The Houla massacre in Syria is fueling debate about whether the United Nations should take actions such as imposing sanctions and expanding its monitoring mission, neither of which is likely to force Syrian President Bashar al-Assad to yield to his opponents.
The worst atrocity in the 15-month uprising against Assad is raising tensions within the UN Security Council over how to quell the violence in Syria, exposing rifts over the UN observer force as well as the continuing impasse on sanctions.
U.S. Ambassador to the UN Susan Rice told reporters that if the Security Council can’t agree on additional measures, Western nations and others supporting the Syrian opposition may emphasize actions outside the council’s authority.
“We may be beginning to see the wheels coming off this bus,” Rice said yesterday after a council briefing on Syria.
The mass killing in Houla, where women and children accounted for 83 of the 108 deaths, has produced symbolic responses, such as the ejection of top Syrian diplomats from Western capitals. It hasn’t broken a deadlock in the UN Security Council, where veto-wielding Russia continues to block attempts to impose more economic pressure on a country slipping into civil war.
“Our attitude to sanctions frankly continues to be negative,” said Russian Ambassador to the UN Vitaly Churkin.
While the U.S. has publicly raised the possibility of expanding the numbers of observers in Syria, UN Secretary-General Ban Ki-moon and his team are opposed on safety grounds.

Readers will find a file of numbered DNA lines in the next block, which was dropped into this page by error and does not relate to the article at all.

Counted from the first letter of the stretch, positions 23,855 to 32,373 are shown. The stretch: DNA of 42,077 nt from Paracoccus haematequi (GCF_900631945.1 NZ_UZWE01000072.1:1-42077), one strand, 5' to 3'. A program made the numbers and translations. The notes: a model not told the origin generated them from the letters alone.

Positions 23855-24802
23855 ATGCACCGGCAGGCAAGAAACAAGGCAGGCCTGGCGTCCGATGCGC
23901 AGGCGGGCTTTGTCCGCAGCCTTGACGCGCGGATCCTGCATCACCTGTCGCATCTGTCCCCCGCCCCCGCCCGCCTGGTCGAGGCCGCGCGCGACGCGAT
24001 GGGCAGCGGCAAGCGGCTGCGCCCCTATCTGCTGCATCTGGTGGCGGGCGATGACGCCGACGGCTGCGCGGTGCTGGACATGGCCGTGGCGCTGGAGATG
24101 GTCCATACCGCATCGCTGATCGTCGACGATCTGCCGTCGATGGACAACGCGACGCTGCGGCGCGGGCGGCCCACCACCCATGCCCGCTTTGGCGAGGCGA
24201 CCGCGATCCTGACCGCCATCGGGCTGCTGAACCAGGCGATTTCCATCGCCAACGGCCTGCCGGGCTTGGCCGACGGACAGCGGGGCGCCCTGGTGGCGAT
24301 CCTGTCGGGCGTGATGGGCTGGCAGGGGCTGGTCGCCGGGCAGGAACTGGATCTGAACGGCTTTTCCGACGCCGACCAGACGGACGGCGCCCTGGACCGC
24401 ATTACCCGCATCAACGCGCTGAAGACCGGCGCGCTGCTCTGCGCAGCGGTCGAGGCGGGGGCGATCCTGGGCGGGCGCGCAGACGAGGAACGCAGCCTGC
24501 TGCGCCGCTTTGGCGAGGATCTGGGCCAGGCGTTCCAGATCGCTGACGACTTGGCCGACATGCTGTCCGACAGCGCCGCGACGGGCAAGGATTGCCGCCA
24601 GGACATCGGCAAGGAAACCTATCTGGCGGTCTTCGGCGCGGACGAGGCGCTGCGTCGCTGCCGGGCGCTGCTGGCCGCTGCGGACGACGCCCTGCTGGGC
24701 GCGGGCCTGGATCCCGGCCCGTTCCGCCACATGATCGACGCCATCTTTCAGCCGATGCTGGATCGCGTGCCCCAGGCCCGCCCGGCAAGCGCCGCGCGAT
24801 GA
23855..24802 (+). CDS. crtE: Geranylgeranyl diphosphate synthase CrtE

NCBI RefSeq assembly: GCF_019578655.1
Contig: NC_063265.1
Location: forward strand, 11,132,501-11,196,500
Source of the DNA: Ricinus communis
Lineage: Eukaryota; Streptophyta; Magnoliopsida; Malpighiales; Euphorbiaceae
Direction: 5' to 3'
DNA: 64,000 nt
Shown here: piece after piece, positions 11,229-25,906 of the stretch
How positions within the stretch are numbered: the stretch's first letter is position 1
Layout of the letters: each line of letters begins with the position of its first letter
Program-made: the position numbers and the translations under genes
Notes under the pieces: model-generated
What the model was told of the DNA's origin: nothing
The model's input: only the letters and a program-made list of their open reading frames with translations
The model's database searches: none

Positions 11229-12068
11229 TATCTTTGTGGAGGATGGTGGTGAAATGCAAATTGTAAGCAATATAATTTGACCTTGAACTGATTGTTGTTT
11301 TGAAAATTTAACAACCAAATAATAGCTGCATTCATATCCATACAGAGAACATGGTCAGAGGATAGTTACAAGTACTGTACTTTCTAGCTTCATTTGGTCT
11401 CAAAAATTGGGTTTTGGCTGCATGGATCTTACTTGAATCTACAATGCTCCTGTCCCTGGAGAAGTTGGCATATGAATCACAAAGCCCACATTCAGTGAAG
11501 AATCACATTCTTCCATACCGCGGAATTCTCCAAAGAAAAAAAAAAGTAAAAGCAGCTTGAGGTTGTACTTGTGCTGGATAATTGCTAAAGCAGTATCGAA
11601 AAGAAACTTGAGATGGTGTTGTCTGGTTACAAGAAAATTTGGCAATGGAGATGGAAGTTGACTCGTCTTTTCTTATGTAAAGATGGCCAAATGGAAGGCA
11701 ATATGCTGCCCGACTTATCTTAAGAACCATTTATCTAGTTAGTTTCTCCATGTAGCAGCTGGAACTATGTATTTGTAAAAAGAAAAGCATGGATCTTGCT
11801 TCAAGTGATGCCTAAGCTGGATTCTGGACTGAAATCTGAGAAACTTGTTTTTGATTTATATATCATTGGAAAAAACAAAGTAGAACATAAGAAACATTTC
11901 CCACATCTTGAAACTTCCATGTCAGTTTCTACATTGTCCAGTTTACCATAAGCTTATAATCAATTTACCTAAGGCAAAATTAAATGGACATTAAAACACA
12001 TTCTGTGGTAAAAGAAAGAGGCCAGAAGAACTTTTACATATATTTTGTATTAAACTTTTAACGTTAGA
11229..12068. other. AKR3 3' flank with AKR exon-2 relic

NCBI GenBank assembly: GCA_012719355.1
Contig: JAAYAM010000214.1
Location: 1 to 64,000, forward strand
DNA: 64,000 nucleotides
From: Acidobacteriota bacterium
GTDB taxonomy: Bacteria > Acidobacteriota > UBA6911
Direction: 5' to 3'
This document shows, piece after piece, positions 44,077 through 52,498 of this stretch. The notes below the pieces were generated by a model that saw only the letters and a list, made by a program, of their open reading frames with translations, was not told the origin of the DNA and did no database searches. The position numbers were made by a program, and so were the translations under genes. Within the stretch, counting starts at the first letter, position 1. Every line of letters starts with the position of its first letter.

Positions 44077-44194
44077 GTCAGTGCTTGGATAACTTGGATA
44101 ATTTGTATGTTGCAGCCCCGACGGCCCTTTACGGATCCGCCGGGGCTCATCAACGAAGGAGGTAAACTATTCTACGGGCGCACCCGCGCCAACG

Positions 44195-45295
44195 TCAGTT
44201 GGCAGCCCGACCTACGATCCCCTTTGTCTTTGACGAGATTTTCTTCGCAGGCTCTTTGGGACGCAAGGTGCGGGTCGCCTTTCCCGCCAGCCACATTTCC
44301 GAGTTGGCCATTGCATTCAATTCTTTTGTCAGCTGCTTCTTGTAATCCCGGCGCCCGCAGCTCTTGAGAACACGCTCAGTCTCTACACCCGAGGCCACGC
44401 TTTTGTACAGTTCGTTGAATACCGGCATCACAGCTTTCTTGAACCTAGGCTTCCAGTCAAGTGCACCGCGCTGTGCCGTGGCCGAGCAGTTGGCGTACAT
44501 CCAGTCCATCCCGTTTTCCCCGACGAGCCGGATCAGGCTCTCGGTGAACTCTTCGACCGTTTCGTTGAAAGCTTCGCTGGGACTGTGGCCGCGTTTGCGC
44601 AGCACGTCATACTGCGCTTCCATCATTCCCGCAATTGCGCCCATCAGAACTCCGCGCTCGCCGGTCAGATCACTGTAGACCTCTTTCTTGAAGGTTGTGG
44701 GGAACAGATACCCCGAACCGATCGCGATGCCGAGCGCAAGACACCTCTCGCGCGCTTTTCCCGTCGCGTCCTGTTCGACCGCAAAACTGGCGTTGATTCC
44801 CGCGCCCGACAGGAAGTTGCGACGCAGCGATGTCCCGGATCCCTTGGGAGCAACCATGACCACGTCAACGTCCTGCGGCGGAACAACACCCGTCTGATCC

The Security Council is unlikely to want to override him, according to a UN diplomat who spoke on condition of anonymity because of the sensitivity of the issue. In addition, any deaths of observers might force the mission to be withdrawn without a back-up plan in place.
The UN has 291 unarmed military observers and 89 civilian watchers to oversee a peace plan crafted by UN Special Envoy Kofi Annan. The mission is scheduled to meet its full contingent of 300 military observers by today, and its 90-day authorization will be reviewed in July.
The UN has no “Plan B” to end the crisis in Syria, Ban told Turkey’s NTV news channel in an interview today. Annan’s initiative to halt the fighting and assist a political transition hasn’t yet collapsed, he said.
Turkish Foreign Minister Ahmet Davutoglu told NTV in an interview from Istanbul that the “UN needs to take a decisive stance to prevent a civil war.”
“Annan’s effort was very good willed, but for it to succeed there needs to be a serious counterpart,” he said. “The Houla massacre showed that there is no such counterpart,” he added.
Kuwaiti Foreign Minister, Sheikh Sabah Khalid Al Hamad Al-Sabah, said at a China-Arab meeting in Tunisia today that he hoped China would double its pressure on Syria to stop the violence and implement the Annan peace plan. The Local Coordination Committees in Syria said a further 10 people have been killed so far today, adding to the 10,000 the UN says have died during the conflict.
The UN’s observers have reduced violence in the areas where they were present, though the “frustration” of Syrians has sometimes “taken the form of threats” against the monitors, damage to their vehicles, and restrictions on their movements, Ban said in a May 25 report to the council. The observers played a role this week in documenting the atrocities in Houla.